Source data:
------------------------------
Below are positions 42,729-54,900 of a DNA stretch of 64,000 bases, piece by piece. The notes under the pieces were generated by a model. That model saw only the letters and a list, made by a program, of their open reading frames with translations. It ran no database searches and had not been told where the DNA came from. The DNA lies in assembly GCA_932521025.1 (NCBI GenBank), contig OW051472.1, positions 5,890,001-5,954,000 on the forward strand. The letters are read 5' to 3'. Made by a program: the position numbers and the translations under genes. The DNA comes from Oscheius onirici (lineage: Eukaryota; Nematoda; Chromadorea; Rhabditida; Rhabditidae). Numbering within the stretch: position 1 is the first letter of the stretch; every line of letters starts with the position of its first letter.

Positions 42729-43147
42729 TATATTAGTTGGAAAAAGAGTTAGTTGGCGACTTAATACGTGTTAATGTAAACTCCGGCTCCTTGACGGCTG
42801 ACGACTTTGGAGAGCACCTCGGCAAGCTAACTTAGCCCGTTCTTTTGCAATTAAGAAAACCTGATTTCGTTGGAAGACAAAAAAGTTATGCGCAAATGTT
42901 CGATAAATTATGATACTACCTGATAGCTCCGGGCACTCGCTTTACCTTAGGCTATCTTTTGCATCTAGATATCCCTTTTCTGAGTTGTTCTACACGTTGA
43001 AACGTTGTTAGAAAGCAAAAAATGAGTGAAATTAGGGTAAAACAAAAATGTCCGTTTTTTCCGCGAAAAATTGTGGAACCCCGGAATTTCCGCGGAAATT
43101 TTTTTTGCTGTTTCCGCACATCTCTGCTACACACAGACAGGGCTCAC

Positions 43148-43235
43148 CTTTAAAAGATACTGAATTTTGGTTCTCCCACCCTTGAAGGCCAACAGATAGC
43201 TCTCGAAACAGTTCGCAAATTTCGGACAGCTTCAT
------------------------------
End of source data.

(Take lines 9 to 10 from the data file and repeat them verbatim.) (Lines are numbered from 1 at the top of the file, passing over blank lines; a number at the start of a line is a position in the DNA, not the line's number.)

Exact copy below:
43148 CTTTAAAAGATACTGAATTTTGGTTCTCCCACCCTTGAAGGCCAACAGATAGC
43201 TCTCGAAACAGTTCGCAAATTTCGGACAGCTTCAT